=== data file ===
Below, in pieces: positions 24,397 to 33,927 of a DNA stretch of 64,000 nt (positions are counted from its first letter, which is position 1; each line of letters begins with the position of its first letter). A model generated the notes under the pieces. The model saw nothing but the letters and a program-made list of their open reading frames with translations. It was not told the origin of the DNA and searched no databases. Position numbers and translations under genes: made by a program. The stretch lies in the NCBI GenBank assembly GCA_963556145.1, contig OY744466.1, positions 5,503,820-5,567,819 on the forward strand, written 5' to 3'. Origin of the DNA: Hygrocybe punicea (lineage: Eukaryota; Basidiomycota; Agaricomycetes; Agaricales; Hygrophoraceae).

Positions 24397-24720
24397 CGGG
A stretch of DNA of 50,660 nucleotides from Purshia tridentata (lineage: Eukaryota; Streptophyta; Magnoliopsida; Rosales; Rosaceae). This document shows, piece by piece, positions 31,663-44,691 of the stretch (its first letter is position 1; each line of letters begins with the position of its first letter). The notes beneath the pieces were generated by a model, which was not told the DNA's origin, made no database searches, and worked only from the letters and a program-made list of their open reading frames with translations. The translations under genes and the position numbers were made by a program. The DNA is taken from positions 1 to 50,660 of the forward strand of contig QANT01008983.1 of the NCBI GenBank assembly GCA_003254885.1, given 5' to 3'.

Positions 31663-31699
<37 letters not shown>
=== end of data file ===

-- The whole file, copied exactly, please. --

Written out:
Below, in pieces: positions 24,397 to 33,927 of a DNA stretch of 64,000 nt (positions are counted from its first letter, which is position 1; each line of letters begins with the position of its first letter). A model generated the notes under the pieces. The model saw nothing but the letters and a program-made list of their open reading frames with translations. It was not told the origin of the DNA and searched no databases. Position numbers and translations under genes: made by a program. The stretch lies in the NCBI GenBank assembly GCA_963556145.1, contig OY744466.1, positions 5,503,820-5,567,819 on the forward strand, written 5' to 3'. Origin of the DNA: Hygrocybe punicea (lineage: Eukaryota; Basidiomycota; Agaricomycetes; Agaricales; Hygrophoraceae).

Positions 24397-24720
24397 CGGG
A stretch of DNA of 50,660 nucleotides from Purshia tridentata (lineage: Eukaryota; Streptophyta; Magnoliopsida; Rosales; Rosaceae). This document shows, piece by piece, positions 31,663-44,691 of the stretch (its first letter is position 1; each line of letters begins with the position of its first letter). The notes beneath the pieces were generated by a model, which was not told the DNA's origin, made no database searches, and worked only from the letters and a program-made list of their open reading frames with translations. The translations under genes and the position numbers were made by a program. The DNA is taken from positions 1 to 50,660 of the forward strand of contig QANT01008983.1 of the NCBI GenBank assembly GCA_003254885.1, given 5' to 3'.

Positions 31663-31699
<37 letters not shown>